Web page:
Find out how Microsoft Surface is bringing incredible learning experiences to the classrooms across Asia with best-in-class features
New Zealand-based St Andrew’s College has been transforming its classrooms with the help of the Microsoft Surface.
The school first introduced Surface Pro 3 back in 2014 after the school management received feedback from the teachers to pilot tablet devices to help them develop more innovative ways of teaching. Numerous other hybrid devices were tested, and it was the Pen that sealed the deal for Surface.
The ability to write naturally on Surface was a definite draw. Teachers and students could interact and collaborate by simply inking on screen. It has also become much easier for teachers to provide comments and counsel on their students’ work by scribbling directly on their assignments. This has fostered an open environment that incites more robust discussions within the classroom.
Today, St Andrew’s College is just one of the many schools globally and in Asia adopting new ways of learning with the help of technology.
Transforming Classrooms with Technology
As the education industry undergoes a seismic shift led by the “mobile generation”, it has become increasingly crucial for educators and educational institutions to infuse technology into their pedagogy to ensure students are as engaged and excited about learning as they are browsing the latest Instagram Stories on their phones.
Substitution Augmentation Modification Redefinition (SAMR) is a model designed to help educators to infuse technology into teaching and learning so that students can benefit from transformed learning experiences and obtain better levels of achievements. However, for many educators today, technology is only being used as a “substitution”, rather than a “redefinition” of tasks.
For example, in an art class, teachers may replace a physical canvas with a drawing app on a PC, but that does not create new areas of interaction with technology. Redefinition occurs when the task is set for students to collaborate virtually and in real-time on an art piece on a device that supports both keyboard and digital ink inputs.
With its extensive set of hardware and software features, Surface is a best-in-class device to help educators redefine their methods of teaching.
Armed with Surface, the St Andrew’s College team has been on a journey to elevate communication and collaboration among students and teachers within the classroom.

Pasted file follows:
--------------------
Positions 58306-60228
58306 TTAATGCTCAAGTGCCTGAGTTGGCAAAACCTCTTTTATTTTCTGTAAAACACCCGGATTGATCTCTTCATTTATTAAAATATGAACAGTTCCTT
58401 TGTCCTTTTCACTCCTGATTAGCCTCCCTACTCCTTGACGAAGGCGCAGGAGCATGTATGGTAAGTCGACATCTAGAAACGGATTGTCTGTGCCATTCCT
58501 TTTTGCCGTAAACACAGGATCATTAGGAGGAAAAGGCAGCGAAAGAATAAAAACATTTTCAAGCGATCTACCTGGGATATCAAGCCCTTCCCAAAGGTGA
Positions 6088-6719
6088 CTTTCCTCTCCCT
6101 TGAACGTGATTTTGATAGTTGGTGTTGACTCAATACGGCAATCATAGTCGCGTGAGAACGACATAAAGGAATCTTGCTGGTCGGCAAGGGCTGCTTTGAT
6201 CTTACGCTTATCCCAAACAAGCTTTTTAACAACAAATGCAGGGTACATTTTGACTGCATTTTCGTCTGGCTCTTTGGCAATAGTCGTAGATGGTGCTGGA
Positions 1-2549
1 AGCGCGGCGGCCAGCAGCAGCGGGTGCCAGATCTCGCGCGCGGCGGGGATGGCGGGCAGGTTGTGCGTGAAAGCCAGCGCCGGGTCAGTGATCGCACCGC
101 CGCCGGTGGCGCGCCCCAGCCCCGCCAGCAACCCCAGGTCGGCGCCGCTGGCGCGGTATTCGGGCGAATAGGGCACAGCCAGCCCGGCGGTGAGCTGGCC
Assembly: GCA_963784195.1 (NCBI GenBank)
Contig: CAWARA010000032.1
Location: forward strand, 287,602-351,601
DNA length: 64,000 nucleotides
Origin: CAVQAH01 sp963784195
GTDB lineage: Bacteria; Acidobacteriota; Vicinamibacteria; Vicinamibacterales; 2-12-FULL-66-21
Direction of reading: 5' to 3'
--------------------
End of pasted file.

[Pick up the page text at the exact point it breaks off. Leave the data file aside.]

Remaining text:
The Power of the Digital Pen in Classrooms
In 2014, Microsoft Australia, in partnership with the Victoria Department of Education and Training and Victoria University, undertook a study to investigate the impact of pen devices across different age groups in three different schools.
The findings of the study were eye-opening. Surface devices opened a wider range of learning experiences, incorporating visual, oral, kinesthetic and aural approaches, and students liked that they could learn independently, express their ideas freely with the Pen, and be able to reflect on their learning.
A teacher interviewed for the study said: “Surface’s pen is an advantage, especially in Mathematics. Explain Everything is a really good app for Mathematics because they can record little videos with them talking… being able to write with Surface’s pen is especially good for fractions which are really hard to do on a laptop because you have to type them all in. Mathematics is definitely more easily achieved on the touch device.”
Bringing collaboration and interactivity to the classrooms
One of the most commonly used apps in classrooms today is Microsoft Office. The ubiquity of this productivity suite means that every student has to be equipped with a competent level of skillfulness in various Office applications. Surface is designed to provide unparalleled support for Office’s newest features such as digital inking, split-screen views, and touch-friendliness.
In addition, OneNote has created a much more collaborative learning experience for both teachers and students. With the new OneNote Class Notebooks, teachers can organize their lesson plans and course content more effectively. Teachers and students alike can now access notes from any device; and then switch to Surface to highlight, annotate and sketch. This allows an unprecedented level of interactivity between students and teachers, whether they’re online or offline.
Ready for the next-generation of learners
With Windows 10, Surface devices provide the foundation for a consistent, controlled and protected technology environment across schools. This means that school IT administrators can be at ease as the device is fully compliant and compatible with modern IT security standards and requirements.
Whether it is one classroom or a hundred, Surface and Windows deliver the best computing environment for education, leading to better learning outcomes.
- Surface Pro 4 is one of the most powerful devices in its class, powered by Intel® Core™ processors. It is light enough to be taken anywhere and powerful enough to run resource intensive apps and professional-grade software. There are thousands of education apps in the marketplace, from early learning games to study aids and even apps that will help teachers better manage their classrooms.
- Surface 3 is an exceptional hybrid device that strikes the balance of performance and value. Slightly smaller than the Surface Pro lineup with a 10.8-inch screen, it is a great 1-1 learning device for students with its highly portable form factor. The hybrid device runs full Windows, and comes equipped with Office 365 Personal, which allows users to stay productive anywhere, anytime.
For more information on Surface for Education, visit https://www.microsoft.com/surface/en-sg/business/education
Tags: Surface, Surface for Education